Exterior of the Office Building of Sagaser, Watkins & Wieland PC

California Consumer Privacy Act Brings New Issues to CA Businesses

On Behalf of | Dec 3, 2019 | California Consumer Privacy Act

Commencing January 01, 2020, the California Consumer Privacy Act of 2018 (“CCPA”) requires businesses that collect personal information of California residents to inform those residents of the personal information it is collecting and/or has collected and to the disclose purpose(s) for said collection.

At first blush, this may appear to apply to only a small segment of businesses which collect and/or sell consumer data such as those involved in e-commerce or marketing; however, the CCPA defined “business,” “personal information,” and “consumer” broadly, and as such, it is likely to have a substantial impact on many unsuspecting businesses who are required to comply with the CCPA. For example, a for-profit business which conducts business in California and has annual gross revenue in excess of $25,000,000 will likely need to comply with the CCPA.

In order to avoid being involved in CCPA litigation, answers to some frequently asked questions about the CCPA are provided below.

Does My Business Have to Comply with the California Consumer Privacy Act?

It depends; however, as mentioned above, if you are a for-profit business which conducts business in California and have annual gross revenue in excess of $25,000,000, there is a very strong likelihood the CCPA applies to you.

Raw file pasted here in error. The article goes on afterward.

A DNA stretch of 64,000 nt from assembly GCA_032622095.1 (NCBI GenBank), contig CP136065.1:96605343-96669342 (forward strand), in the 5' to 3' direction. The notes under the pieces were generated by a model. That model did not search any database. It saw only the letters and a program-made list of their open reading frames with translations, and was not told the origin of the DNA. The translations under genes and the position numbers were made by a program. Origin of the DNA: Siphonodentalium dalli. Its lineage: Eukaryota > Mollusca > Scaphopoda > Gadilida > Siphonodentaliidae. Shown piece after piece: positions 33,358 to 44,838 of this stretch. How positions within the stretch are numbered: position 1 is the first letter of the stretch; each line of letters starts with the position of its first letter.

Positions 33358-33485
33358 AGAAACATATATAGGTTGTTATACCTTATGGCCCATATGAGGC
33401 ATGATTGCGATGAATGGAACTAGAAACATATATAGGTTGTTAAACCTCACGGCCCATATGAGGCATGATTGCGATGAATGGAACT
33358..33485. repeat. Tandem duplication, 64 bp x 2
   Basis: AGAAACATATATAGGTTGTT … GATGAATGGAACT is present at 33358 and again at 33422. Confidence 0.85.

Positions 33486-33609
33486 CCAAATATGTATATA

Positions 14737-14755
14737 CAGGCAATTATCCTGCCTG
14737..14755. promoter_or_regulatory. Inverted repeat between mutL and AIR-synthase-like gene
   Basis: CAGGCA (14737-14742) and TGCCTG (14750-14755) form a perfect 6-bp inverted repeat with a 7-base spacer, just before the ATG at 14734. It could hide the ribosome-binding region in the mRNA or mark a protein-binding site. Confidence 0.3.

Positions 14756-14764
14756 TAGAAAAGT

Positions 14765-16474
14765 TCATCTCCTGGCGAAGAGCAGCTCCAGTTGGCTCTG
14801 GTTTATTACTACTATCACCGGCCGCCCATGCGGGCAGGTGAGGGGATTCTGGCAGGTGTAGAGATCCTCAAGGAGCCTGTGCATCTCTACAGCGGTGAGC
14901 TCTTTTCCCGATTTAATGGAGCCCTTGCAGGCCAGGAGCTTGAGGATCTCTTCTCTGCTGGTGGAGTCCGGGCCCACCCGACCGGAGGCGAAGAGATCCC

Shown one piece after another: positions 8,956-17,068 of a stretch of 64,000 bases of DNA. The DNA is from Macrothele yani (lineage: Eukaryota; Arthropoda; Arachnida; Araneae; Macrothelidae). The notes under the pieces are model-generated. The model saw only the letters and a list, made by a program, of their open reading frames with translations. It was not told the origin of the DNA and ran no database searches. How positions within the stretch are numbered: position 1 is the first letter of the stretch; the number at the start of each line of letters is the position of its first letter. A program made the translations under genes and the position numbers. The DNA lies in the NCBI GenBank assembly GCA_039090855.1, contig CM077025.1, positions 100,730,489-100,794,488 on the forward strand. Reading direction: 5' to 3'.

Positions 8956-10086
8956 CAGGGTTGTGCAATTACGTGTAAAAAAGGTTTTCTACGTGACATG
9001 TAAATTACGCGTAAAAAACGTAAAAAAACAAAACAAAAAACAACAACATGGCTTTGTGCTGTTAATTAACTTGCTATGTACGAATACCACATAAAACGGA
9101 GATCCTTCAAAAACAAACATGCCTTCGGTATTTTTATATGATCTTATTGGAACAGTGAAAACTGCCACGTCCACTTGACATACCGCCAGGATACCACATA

The CCPA is applicable to any “business” which meets the following four (4) factors:

(1) It is a for-profit business;

(2) It does business in California;

(3) It collects “personal information” from California residents; and

(4) It meets one of the following thresholds:

a. Has Annual gross revenue in excess of $25,000,000

b. Buy, receive for commercial purposes, sell, or share for commercial purposes, the personal information of 50,000 or more consumers, households or devices; or

c. Derives at least 50% of its annual revenue from selling consumers’ personal information.

While the second and third are a bit esoteric, the first highlighted threshold relies exclusively on gross revenue (i.e. gross receipts before expenses) as opposed to revenue from sale or distribution of personal information and drags many businesses under the CCPA’s authority that do not engage in the selling or sharing of consumer personal information.

At a minimum, if there is a possibility a business’ annual gross revenue will approach $25,000,000, it is important to understand the CCPA and take preventative measures now to avoid costly litigation later.

I Do Not Collect My Customer’s Personal Information, Does the CCPA Still Apply?